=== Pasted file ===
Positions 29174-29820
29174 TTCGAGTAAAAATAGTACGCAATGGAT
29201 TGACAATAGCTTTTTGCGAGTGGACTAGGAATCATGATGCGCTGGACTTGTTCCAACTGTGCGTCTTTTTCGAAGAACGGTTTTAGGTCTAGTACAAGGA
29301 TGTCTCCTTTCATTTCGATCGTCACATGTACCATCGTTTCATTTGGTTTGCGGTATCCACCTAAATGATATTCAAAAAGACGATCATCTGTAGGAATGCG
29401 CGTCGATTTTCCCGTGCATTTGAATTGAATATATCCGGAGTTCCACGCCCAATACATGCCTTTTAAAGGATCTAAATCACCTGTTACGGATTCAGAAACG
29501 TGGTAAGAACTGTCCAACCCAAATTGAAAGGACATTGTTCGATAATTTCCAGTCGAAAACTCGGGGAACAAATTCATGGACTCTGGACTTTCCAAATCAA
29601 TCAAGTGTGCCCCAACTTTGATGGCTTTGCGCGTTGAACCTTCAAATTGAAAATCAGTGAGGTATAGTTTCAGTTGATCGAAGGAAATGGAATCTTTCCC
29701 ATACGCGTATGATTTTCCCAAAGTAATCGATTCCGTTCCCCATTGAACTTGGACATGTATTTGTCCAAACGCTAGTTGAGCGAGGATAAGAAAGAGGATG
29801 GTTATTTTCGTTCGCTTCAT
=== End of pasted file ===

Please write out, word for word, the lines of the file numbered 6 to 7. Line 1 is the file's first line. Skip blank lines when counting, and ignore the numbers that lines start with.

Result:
29501 TGGTAAGAACTGTCCAACCCAAATTGAAAGGACATTGTTCGATAATTTCCAGTCGAAAACTCGGGGAACAAATTCATGGACTCTGGACTTTCCAAATCAA
29601 TCAAGTGTGCCCCAACTTTGATGGCTTTGCGCGTTGAACCTTCAAATTGAAAATCAGTGAGGTATAGTTTCAGTTGATCGAAGGAAATGGAATCTTTCCC